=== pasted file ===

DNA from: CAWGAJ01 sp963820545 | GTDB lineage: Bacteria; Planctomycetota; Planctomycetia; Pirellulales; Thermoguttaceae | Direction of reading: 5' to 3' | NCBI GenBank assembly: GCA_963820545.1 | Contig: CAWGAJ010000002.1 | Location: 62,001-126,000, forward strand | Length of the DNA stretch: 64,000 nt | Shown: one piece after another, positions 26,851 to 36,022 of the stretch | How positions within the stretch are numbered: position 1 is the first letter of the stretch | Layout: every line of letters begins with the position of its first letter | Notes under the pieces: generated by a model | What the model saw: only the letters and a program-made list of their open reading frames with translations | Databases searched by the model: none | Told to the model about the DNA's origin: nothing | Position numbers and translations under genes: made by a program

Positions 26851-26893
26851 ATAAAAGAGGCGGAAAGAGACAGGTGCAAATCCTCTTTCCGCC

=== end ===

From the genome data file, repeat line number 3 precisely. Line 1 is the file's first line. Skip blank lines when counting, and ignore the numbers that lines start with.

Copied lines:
26851 ATAAAAGAGGCGGAAAGAGACAGGTGCAAATCCTCTTTCCGCC